The red scenario, though, shows the price breaking higher too. However, it does that without respecting the time rule. Hence, it tells traders that the a-b-c is not a simple correction. Instead, the market will form a complex correction, and the red move shown above is just the first part of an intervening x-wave.


As you probably guessed by now, this article is all about the Elliott Waves Theory. It comes to complete all the previous Elliott concepts described in this Trading Academy.

There’s also a rule of equality in impulsive waves that tells traders if the impulsive wave is valid or not. Namely, the time taken for the fifth and first waves in an impulsive wave must be equal or relate to the golden ratio (61.8%).

Elliott wasn’t the only one to use the price and time in trading. W.H. Gann was famous as he predicted not only the price level of certain stocks but also an approximate moment when it will reach it.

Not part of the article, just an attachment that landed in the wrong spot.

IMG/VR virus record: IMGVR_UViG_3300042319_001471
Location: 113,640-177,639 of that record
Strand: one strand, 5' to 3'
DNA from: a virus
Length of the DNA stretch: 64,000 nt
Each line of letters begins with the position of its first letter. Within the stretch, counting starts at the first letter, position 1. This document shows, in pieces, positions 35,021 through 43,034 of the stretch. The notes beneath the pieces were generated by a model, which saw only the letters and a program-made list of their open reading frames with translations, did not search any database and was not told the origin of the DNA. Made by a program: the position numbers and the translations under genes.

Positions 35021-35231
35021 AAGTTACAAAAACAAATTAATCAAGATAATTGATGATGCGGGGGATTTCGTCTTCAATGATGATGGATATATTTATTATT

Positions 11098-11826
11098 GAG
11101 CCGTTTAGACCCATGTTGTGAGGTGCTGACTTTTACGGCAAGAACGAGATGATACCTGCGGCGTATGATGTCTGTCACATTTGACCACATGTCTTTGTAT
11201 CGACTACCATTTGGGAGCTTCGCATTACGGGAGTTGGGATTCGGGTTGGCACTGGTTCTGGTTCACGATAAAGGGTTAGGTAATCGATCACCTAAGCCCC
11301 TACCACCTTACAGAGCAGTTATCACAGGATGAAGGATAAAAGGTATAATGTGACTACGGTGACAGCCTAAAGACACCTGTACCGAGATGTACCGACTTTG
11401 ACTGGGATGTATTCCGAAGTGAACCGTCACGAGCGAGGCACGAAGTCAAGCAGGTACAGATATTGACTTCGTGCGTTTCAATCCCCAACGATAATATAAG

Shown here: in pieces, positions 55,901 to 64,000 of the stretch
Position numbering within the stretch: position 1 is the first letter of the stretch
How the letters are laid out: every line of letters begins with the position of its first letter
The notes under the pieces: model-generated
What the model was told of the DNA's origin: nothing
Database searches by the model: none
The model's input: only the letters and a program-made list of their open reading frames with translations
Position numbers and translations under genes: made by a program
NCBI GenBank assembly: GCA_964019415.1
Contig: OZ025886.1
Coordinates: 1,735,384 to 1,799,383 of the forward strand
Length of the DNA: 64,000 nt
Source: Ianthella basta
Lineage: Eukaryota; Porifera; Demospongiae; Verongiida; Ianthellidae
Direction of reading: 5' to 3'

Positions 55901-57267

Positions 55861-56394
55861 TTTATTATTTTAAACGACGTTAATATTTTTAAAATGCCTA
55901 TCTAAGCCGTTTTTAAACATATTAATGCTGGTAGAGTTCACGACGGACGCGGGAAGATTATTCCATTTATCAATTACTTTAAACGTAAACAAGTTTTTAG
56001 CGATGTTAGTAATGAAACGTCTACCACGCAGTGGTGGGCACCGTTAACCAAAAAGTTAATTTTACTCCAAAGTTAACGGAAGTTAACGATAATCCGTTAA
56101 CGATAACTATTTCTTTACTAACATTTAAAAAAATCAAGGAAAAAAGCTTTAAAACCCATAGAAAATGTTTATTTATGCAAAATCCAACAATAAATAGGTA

Gann used astrology a lot and believed in the power of planetary moves and their effects on human nature. Unfortunately, Gann’s way of projecting the time for a trade died with him, and everything in his technical analysis legacy is filled with mystery.

To sum up, price and time should follow every trade. Unfortunately, the situations when traders can use them both aren’t that common in Forex trading.

Because the Elliott Waves Theory provides most of them, this is where the focus was. However, some classic technical analysis patterns like the falling and rising wedges, or even the head and shoulders pattern, have a time component too. But more about that, perhaps in future articles.